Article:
If you nosed around my school asking people why exactly they had turned up that morning, chances are most students would offer something in a range from ‘because it’s compulsory, innit’ to ‘what else am I going to talk about on MySpace tonight?’. Once you get to the Sixth Form, however, you start to (finally!) acquire a group of individuals who actually, genuinely, honest-to-god want to be there. It matters to them, because most of all they want to pass exams.
But why exactly? I was reminded today of the very clear idealogical divide that exists between two competing groups of students and teachers. On the one hand, you have the rationale that thinks it’s bloody obviously why you should want to pass exams – university, duh! And that’s going to be great because you’ll end up with a degree, and everyone knows degrees are great for getting you jobs, and hey, everyone wants jobs. Jobs = money. Money = stuff. Stuff = a really fast car painted to make it shinier, or, for the tenderer souls, a chance to buy a boat and sail off to a desert island for a while to escape that awful consumerist world back home. (Urgh. It makes you so angry that, like, the media is forcing you to buy things and you’re so glad you’re not going to conform like all those other idiots in your sociology class.)
Those are the optimists, by the way. The pessimist variant is that you better damn well make sure you succeed, because it’s a ‘highly competitive world out there’ and if you don’t get that A in English Literature Unit 2 (with coursework, naturally) someone is going to fuck you over in a job interview 20 years hence and you’ll die poor and sad and lonely in a box on the corner of the street opposite where your rich, clever friends live.
This is basically what I heard today from one teacher, who began to scrutinise a friend’s AS choices to check she wasn’t about to waste her life. Naturally, I jumped in (with a friend) to object.
“No! Don’t be silly, you don’t need to choose a career now. Do what you want to do, have fun, drink some alcohol (religious tolerances permitting) and don’t worry about it.”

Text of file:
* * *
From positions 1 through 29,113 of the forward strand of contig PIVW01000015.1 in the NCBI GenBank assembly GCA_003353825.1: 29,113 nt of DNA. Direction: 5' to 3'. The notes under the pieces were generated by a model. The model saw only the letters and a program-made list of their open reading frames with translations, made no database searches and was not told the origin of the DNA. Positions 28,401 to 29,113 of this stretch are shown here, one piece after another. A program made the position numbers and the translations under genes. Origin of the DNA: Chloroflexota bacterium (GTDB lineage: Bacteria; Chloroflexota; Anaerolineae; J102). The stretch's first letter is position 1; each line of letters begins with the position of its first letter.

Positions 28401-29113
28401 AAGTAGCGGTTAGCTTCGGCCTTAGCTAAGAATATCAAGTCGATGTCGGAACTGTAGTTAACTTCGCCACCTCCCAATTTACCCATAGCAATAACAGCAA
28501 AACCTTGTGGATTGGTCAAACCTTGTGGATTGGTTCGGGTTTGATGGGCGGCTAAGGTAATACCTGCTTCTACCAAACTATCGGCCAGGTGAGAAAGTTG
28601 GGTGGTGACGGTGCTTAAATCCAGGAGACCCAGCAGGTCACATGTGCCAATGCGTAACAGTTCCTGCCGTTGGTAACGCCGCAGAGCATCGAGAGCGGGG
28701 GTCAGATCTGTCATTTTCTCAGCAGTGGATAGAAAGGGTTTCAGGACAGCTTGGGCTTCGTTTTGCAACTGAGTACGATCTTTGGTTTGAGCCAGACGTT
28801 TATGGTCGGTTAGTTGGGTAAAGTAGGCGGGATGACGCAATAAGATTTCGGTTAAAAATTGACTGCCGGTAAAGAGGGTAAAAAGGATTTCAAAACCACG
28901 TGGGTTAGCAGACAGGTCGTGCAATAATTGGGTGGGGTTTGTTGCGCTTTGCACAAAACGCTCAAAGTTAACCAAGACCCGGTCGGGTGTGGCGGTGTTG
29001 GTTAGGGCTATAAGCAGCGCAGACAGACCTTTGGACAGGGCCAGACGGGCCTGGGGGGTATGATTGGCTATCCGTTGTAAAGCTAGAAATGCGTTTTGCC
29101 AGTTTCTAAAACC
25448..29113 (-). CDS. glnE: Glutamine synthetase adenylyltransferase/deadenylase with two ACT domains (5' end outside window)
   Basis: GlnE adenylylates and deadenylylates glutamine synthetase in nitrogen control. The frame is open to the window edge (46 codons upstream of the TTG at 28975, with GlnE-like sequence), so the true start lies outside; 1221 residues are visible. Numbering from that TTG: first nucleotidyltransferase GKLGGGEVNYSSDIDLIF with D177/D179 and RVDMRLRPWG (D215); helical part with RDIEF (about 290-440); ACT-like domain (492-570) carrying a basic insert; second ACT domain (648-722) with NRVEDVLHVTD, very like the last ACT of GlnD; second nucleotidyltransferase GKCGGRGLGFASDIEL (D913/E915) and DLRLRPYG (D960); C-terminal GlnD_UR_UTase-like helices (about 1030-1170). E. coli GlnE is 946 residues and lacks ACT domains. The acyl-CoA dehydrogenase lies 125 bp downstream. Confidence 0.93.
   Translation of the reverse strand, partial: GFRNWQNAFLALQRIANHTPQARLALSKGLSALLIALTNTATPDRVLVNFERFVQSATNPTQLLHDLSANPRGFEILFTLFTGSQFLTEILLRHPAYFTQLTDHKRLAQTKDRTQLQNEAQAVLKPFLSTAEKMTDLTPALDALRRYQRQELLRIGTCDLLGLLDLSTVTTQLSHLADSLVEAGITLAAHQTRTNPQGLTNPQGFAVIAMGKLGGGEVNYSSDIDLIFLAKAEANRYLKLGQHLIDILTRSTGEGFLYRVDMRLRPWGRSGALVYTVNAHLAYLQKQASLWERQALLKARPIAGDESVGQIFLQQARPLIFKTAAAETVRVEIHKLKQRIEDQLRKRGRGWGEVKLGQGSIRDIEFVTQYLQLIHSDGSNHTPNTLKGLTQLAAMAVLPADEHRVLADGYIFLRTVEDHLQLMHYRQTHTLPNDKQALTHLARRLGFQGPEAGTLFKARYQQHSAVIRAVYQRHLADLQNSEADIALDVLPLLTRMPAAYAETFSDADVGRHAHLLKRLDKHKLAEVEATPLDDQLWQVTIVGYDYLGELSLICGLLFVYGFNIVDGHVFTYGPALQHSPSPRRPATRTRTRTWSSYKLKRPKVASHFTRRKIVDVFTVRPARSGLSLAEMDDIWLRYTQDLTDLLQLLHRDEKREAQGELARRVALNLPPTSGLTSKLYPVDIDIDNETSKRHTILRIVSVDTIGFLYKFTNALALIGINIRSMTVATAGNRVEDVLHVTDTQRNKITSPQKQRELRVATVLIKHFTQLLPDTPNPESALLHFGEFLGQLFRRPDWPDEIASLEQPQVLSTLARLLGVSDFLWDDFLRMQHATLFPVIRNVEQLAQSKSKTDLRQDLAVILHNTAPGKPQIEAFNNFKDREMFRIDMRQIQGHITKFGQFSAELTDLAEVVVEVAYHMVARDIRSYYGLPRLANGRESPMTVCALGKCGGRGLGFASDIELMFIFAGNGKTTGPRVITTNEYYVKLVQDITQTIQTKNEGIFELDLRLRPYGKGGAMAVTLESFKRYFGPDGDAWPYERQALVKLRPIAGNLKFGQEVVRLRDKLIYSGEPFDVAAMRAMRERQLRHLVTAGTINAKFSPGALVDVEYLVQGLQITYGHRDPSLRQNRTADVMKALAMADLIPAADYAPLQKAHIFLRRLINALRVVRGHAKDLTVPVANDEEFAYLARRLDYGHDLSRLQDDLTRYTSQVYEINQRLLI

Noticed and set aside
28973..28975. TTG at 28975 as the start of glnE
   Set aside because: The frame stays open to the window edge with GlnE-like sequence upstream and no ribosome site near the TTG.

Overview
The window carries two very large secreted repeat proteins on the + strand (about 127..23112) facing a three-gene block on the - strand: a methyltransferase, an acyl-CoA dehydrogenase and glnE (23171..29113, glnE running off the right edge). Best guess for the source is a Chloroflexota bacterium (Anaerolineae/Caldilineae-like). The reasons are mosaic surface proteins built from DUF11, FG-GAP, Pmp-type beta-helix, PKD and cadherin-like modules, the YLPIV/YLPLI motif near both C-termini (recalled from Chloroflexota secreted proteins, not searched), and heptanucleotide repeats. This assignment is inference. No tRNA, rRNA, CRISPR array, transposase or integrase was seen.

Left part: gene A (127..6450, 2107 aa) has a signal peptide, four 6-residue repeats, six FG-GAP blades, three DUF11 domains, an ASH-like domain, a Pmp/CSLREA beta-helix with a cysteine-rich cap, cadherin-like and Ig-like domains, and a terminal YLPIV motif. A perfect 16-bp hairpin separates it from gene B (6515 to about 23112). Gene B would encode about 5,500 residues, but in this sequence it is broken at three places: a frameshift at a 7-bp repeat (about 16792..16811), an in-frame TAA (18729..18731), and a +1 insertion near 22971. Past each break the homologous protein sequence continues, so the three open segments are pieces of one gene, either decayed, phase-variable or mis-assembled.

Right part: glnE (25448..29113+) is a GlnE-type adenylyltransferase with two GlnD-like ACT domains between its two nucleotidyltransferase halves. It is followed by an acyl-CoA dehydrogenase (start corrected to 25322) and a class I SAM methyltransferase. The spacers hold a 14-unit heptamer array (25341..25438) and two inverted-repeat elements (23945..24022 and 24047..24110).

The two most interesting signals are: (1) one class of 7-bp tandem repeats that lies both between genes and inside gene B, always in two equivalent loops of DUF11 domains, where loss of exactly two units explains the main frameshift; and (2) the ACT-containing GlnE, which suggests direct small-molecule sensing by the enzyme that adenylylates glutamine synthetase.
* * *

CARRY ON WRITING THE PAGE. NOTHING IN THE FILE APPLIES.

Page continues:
Well, sides were taken and backs got up. Apparently, you might be amused to hear, I’m actually wasting your hard earned taxpayer’s money on courses that aren’t hard-wired into a super-duper career plan! Sorry about that, folks. Unintentional.
I’m sure you can guess where I’m going with this. Education for education’s sake – probably summed up in a neat Latin phrase – open your minds to the fountain of human knowledge without being corrupted by the nasty capitalists with no heart or soul etc etc. Well, I’m not. The ‘education for education’s sake’ mantra has always sat uneasily with me, partly because the people who chant it usually:
– do happen to have reasonably well-paid jobs (whoops)
– sneer at the new-fangled ‘vocational’ courses because only stupid people learn ‘skills’ unless that skill is conjugating verbs, because in that case it’s not a skill – it’s a sacred art passed down through the generations
– are quite happy to be treated in hospitals by staff who decided at a very early age that they were going to work hard to follow a promising career path
I have no objection to people mapping out their future if that’s what they choose to do. Good luck to them, I’m sure there’s a personality type which can describe you quite nicely. But I do resent the idea that it’s suitable for everyone, or that I’m not honestly allowed to find out what linear regression anymore just for the hell of it. (I’ll be honest: I didn’t find out what linear regression is just for the hell of it, I found out what linear regression is because I’ll be in trouble tomorrow if I didn’t. But that point still stands.)
This is why, incidentally, so many of the motivational talks and hard-hitting assemblies we get fall flat on their face for a significant section of the student population. We really couldn’t care less on how we can ‘secure our futures’ because we know that, in reality, no one really knows what’s going to happen anyway. We could all be blown up tomorrow. No, I’m not being alarmist, I live in London. We could all be blown up tomorrow.
Naturally, the obvious question after all of that is to wonder whether teaching was really the dream of those bright teenagers so many years ago, who pulled themselves along through the daunting challenges of life to reach the dream goal of… well, whatever makes them feel warm and happy and contented now, I guess. And if they really wanted to be an astronaut but ended up in front of an interactive whiteboard by an unhappy accident? Then your philosophy failed. Don’t take it out on me.